“I’m uncomfortable.”


“Yo wtf.”

Courtney Thornton read through the comments to her Twitter post with growing unease. She’d shared a photo of herself with her husband, along with a loving message: “God, I have the best husband.”

Recently, the internet had reacted to one of her husband’s posts. In it, he shared a smiling picture of himself with Courtney, not too different from the photo she’d shared.

Let me say that my friends, our friends—the ones who truly had our best interest at heart—showed nothing but support.

In the hours and days that followed, Courtney was overwhelmed. She received dozens of insults, threats, and backhanded compliments. There were supportive messages, too, but even the positive comments seemed tinged with concern. Some were downright offensive.

Suddenly, Courtney found herself defending her relationship to complete strangers.

It wasn’t the content of her message that drew the ire of Twitter; Courtney certainly isn’t the first millenial to brag about her relationship on social media. It was the fact that her husband isn’t, well, a millennial.

Courtney was 25. Her husband, Vann, was 50.

Like all good modern controversies, this one came with a hashtag. Vann and Courtney frequently post pictures together on Twitter, and at the end of one of the posts, Vann threw in a quick tag to clear up any confusion: #husbandnotdad.

It was meant as a semi-sarcastic quip, but soon, it was spreading across Twitter, and people were asking questions.


Did Courtney have “daddy issues?” Was she a “gold digger?” Was there something wrong with her? Was Vann simply taking advantage of her?

Age-gap relationships may seem unhealthy because they’re relatively unusual.

According to the 2017 U.S. Current Population Survey, most married couples have a much smaller age difference. In 33.9 percent of marriages, the husband and wife are within a year of each other in age; in about 19.6 percent marriages, the husband is 2-3 years older than the wife. Marriages like the Thorntons’, where the husband is 20-plus years older than the wife, make up only 1 percent of all tied knots.

“With large age gaps, it’s more common that the man is significantly older than the woman, rather than the other way around,” says Gery Karantzas, PhD, associate professor and director of the Science of Adult Relationships laboratory at Deakin University in Australia.

“But let’s temper that fact with something else: By and large, most people in serious relationships tend to partner up with people who are roughly their own age,” he tells FashionBeans. “I think that’s why we pay attention to it when we see it, because it’s not the norm. That’s the way our minds are designed; we pick up on things that go against our expectations or our own experiences.”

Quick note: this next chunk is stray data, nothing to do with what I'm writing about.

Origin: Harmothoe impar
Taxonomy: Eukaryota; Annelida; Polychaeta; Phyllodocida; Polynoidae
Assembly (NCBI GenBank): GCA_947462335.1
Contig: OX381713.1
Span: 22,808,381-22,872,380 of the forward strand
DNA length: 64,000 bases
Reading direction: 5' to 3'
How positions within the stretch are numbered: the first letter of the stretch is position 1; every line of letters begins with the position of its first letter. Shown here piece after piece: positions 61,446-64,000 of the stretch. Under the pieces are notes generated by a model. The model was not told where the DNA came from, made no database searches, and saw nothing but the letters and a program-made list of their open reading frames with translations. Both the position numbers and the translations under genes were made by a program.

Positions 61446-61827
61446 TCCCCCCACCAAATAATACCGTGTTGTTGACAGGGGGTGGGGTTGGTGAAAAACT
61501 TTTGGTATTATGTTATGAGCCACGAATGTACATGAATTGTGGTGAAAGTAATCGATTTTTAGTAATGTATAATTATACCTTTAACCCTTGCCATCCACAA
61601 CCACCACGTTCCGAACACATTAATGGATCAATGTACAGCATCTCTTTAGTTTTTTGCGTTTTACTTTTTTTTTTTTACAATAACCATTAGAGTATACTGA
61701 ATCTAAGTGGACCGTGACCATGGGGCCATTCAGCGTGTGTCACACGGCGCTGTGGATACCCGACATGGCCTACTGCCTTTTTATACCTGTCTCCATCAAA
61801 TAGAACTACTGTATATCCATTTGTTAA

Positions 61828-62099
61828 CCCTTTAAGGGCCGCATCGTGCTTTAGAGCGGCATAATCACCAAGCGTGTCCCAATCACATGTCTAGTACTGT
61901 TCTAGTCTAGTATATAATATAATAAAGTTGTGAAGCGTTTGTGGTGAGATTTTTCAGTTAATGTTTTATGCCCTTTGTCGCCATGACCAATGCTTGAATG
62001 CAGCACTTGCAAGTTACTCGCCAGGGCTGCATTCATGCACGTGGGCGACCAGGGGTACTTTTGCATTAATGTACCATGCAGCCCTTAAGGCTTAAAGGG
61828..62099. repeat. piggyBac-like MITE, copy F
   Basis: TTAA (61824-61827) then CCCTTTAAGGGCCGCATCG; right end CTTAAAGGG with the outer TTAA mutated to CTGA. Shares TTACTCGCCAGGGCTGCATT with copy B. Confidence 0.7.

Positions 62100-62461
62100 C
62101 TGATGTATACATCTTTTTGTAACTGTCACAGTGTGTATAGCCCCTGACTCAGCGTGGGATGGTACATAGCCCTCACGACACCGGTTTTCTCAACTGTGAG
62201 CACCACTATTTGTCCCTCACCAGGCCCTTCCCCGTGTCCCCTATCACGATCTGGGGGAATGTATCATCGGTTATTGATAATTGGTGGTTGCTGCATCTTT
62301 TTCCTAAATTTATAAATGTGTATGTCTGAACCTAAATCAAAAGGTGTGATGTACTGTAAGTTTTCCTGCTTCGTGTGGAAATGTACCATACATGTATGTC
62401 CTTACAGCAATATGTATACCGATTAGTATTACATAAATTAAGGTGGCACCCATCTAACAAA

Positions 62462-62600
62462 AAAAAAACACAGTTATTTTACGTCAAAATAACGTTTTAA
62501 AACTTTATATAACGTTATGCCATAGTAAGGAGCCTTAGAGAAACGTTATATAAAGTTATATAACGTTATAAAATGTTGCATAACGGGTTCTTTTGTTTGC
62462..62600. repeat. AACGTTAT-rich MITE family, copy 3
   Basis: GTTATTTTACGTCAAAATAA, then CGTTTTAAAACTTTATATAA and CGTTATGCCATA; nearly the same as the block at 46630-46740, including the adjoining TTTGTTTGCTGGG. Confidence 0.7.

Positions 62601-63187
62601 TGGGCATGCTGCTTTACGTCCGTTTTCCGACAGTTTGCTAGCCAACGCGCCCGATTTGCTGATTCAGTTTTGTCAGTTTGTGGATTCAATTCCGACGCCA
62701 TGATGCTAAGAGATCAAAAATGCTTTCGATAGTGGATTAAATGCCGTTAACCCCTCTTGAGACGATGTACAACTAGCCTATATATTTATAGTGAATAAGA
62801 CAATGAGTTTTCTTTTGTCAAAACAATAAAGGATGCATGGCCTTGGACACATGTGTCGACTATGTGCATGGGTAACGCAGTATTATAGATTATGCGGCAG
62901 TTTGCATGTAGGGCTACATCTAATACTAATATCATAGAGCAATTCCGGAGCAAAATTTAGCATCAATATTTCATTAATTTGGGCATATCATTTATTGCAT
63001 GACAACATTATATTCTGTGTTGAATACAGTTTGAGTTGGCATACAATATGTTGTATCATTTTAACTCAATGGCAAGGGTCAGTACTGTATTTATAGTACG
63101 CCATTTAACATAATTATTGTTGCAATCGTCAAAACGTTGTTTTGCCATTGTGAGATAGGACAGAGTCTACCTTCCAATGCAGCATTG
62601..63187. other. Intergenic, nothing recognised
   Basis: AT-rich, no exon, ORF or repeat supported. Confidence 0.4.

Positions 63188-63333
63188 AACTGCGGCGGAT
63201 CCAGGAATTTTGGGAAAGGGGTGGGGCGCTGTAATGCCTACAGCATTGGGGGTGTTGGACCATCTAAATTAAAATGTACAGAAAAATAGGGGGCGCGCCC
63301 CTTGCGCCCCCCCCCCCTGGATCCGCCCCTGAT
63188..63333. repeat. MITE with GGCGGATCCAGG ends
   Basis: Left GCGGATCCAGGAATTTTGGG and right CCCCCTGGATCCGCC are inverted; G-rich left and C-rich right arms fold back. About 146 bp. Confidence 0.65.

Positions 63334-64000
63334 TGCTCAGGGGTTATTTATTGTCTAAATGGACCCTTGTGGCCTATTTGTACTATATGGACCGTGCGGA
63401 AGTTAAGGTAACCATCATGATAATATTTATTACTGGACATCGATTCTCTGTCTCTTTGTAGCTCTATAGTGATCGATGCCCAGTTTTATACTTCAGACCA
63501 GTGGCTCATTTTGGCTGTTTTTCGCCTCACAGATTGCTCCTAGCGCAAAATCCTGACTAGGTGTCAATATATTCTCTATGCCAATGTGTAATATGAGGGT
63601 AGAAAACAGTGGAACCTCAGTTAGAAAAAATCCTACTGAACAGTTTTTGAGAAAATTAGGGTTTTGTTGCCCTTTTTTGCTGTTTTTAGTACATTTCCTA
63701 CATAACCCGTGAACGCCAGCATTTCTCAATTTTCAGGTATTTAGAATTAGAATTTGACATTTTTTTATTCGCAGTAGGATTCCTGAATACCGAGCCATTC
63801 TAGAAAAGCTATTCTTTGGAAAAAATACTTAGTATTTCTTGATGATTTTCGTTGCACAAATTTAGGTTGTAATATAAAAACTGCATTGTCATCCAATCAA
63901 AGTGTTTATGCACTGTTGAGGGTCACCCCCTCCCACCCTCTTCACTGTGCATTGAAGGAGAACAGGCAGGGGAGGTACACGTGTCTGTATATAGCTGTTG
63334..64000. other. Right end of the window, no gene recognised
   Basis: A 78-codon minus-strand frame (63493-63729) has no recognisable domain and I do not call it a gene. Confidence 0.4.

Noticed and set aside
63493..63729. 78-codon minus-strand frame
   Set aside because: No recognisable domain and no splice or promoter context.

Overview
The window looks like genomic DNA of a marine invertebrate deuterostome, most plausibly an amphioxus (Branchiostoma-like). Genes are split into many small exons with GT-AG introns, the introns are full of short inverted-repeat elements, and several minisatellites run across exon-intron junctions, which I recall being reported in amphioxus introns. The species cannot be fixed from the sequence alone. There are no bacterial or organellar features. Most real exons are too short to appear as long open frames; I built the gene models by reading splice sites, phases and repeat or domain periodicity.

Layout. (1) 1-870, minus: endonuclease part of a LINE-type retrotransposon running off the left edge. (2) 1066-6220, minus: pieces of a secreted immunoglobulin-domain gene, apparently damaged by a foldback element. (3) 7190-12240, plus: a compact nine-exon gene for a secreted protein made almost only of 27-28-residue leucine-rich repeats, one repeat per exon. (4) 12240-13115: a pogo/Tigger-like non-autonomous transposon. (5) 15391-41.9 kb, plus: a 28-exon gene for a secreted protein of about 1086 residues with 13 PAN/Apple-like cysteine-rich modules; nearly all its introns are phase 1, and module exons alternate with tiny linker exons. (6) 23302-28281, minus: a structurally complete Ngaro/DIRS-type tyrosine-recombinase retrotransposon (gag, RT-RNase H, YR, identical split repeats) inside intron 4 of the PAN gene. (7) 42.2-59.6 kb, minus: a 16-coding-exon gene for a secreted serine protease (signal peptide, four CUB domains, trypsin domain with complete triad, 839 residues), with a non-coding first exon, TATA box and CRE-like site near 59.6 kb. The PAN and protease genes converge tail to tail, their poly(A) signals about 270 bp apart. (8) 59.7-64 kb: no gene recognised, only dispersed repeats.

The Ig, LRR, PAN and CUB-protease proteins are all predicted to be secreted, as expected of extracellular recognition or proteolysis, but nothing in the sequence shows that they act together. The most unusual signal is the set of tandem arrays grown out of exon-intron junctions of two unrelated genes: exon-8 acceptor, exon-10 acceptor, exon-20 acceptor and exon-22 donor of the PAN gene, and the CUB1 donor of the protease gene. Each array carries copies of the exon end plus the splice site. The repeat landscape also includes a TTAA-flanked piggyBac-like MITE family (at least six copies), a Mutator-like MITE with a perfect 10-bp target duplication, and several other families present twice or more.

When we see relationships that seem unorthodox, we automatically assume that they’re unhealthy. We assume that one person isn’t in the relationship for the right reasons—particularly when the older person is a man.

The media’s portrayal of age-gap romances sure don’t help. When an older man dates a younger woman, he’s often seen as a playboy (thanks, Hugh Hefner), while the woman is assumed to have either an ulterior motive or poor judgment. Television shows like Mad Men, Friends, and How I Met Your Mother portray age-gap romances as untenable.

In Mad Men, Bert Cooper summarizes cultural attitudes towards age-gap romances by warning office manager Joan Holloway to stay away from her much older boss.

“Mad Men” (2007)/AMC (via Mad Men Wiki)

“Don’t waste your youth on age,” Cooper suggests.

That hints towards the bizarre, paradoxical social stigmas both genders face when engaging in these types of relationships. Women who date up, as we said, must be looking to fill a void of some kind. And men must not love their younger partners, since they’re “taking” something from them—the opportunity to find love from someone in a similar age group.

It’s worth noting that, with other factors removed, both men and women seem to prefer younger partners.

A study published in the Journal of Population Economics found that both men and women reported greater marital satisfaction when paired with a younger spouse.

“We find that men who are married to younger wives are the most satisfied, and men who are married to older wives are the least satisfied,” said Terra McKinnish, one of the study’s co-authors, in a piece published on Phys.org. “Women are also particularly dissatisfied when they’re married to older husbands and particularly satisfied if they’re married to younger husbands.”

What do they want as a couple? What are their dreams? What are their goals?

Karantzas says that overall satisfaction might be lower due to social stigmas. After all, it’s harder to have a healthy relationship when everyone in society treats you as an outsider (hence the birth of the #husbandnotdad hashtag).